New H-1B Bill in U.S. calls for doubling minimum pay

Legislation will make it difficult for firms to use the programme to replace American employees with foreign workers, including from India.

Updated - November 28, 2021 10:11 pm IST

Published - January 31, 2017 01:28 pm IST - Washington

File photo shows people waiting outside the U.S. Consulate in Chennai.

File photo shows people waiting outside the U.S. Consulate in Chennai.

A new bill introduced by Democratic Congresswoman Zoe Lofgren proposing changes in the H-1B visa programme seeks to raise the minimum salary under the scheme to $1,30,000 from the current $60,000.

The legislation, if passed, could hit Indian and American IT companies which use H-1B visas to hire foreign skilled workers, including Indians.

 

Long-pending issue

A comprehensive immigration reform through legislation, however, is a long-pending issue in the U.S. and thrashing out a law that accommodates all domestic constituencies in the country is not an easy task. On H-1B alone, there are at least four bills now, including the one introduced by Ms. Lofgren.

She argues that while the proposed change will allow companies to hire foreign talent when it is locally unavailable, it plugs the loophole that allows them to undercut local employees by bringing cheaper replacements from abroad.

“My legislation refocuses the H-1B programme to its original intent — to seek out and find the best and brightest from around the world, and to supplement the U.S. workforce with talented, highly-paid, and highly-skilled workers who help create jobs here in America, not replace them.”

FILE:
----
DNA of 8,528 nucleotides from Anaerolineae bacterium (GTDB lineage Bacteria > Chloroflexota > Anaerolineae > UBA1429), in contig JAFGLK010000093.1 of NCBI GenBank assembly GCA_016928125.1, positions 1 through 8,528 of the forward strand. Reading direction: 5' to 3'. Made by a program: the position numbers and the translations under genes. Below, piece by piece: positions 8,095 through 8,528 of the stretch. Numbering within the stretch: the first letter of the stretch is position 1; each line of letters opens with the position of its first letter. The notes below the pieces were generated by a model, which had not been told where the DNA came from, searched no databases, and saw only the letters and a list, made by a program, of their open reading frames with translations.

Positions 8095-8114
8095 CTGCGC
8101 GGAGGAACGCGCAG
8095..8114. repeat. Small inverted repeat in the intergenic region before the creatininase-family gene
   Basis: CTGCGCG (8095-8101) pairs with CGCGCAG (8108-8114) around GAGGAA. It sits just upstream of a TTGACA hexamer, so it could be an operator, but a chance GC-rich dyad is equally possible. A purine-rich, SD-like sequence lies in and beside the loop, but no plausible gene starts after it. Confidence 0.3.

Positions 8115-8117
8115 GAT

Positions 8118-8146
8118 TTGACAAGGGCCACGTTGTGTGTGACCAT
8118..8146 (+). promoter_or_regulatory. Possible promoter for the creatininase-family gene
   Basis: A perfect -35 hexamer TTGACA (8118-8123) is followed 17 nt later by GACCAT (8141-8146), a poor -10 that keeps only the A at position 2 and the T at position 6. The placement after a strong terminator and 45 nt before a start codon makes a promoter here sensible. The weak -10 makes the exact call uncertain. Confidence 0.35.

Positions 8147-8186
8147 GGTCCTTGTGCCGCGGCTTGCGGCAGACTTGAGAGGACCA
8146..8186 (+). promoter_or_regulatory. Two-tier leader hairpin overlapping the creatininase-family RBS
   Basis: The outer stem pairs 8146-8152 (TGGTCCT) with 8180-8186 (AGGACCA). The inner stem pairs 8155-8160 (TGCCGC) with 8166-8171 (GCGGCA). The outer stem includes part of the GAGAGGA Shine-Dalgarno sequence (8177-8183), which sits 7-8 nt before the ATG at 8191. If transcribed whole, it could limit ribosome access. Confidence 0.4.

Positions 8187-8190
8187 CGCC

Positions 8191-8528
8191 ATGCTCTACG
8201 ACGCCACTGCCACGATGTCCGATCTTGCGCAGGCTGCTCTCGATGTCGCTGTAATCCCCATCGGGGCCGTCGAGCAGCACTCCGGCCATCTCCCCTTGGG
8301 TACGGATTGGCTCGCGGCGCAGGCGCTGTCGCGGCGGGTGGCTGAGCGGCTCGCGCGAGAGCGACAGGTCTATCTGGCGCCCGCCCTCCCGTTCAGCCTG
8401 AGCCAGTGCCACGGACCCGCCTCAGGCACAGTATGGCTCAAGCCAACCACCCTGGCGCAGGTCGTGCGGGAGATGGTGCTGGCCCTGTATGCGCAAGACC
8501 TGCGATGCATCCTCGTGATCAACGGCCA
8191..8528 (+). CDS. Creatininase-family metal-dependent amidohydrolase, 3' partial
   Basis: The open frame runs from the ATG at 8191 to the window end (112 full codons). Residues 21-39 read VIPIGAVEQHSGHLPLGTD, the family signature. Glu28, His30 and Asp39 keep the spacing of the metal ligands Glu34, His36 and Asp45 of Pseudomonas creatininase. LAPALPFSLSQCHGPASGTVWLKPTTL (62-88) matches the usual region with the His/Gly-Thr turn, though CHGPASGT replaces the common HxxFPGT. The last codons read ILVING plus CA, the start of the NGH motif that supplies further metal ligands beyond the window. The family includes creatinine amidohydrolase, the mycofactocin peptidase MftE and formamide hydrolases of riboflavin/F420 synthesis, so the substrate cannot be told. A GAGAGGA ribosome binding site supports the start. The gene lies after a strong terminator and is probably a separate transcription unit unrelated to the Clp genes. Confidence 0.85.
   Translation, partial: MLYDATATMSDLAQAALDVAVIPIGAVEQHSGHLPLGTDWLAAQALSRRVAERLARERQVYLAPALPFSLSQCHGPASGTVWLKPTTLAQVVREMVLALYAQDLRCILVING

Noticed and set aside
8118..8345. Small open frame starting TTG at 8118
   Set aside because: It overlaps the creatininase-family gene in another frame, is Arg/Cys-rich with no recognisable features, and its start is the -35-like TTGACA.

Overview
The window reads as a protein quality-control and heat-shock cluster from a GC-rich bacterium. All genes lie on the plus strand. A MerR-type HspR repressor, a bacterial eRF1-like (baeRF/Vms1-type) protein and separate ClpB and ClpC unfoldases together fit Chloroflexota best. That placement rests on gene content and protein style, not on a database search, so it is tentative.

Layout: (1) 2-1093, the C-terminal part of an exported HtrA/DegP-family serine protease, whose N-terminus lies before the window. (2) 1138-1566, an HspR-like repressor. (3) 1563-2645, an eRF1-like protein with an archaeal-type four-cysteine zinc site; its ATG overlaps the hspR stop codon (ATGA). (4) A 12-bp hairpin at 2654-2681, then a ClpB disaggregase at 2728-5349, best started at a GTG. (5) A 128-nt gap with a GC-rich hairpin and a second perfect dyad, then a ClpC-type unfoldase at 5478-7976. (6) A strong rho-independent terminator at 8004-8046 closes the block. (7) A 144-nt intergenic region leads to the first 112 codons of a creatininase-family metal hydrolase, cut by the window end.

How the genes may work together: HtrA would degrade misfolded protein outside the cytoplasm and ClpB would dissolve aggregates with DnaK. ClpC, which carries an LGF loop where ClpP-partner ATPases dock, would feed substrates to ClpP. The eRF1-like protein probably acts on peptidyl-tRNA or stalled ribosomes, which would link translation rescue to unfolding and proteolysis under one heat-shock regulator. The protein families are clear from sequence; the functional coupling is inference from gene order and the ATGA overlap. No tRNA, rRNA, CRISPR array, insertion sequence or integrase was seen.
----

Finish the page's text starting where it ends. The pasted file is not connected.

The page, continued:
She represents parts of Silicon Valley in the U.S. House, as does Indian American Congressman Ro Khanna, who also supports such restructuring of the H-1B programme.

 

While the legislative route to immigration reforms is fraught, an executive action could immediately roll back presidential decisions that expanded the scope of the original legislation, under George W. Bush and Barack Obama.

Vox.com published the draft of an executive order on immigration reform that awaits President Donald Trump’s signature.

The proposed order requires Department of Homeland Security (DHS) to carry out “site visits” at places where guest workers with L-1 visas are employed immediately. Within a period of two years, the DHS will expand such inspections to all sites where guest workers are employed. L-1 visas are used for intra-company transfers. It also requires the DHS to “improve monitoring of foreign students” in the U.S.

STEM programmes

The document titled “Protecting American Jobs and Workers by Strengthening the Integrity of Foreign Worker Visa Programs” was one of the six documents that Vox received from a source.

The outlet did not publish the documents until two them turned out to be authentic. Since publication last week, a third one also turned out to be authentic — the one on restricting travel from Muslim majority countries.

The standard duration of Optional Practical Training (OPT) jobs is one year, but with extensions allowed by consecutive administrations it can now extend up to three years for STEM (Science, Technology, Engineering, Mathematics) masters.

The Obama administration allowed the last extension in May 2016.

“STEM OPT extension is especially appealing to Indian students, who are concentrated in master’s programmes in engineering and computer science.

“Data from SEVP (Student and Exchange Visitor Program) indicates that in 2016, 83% of Indian students, 43% of Saudi Arabian students, 78% of Iranian students, and 40% of Chinese students were enrolled in STEM programmes,” said Rahul Choudaha, co-founder of InterEdge, a U.S.-based provider of support services for international students.

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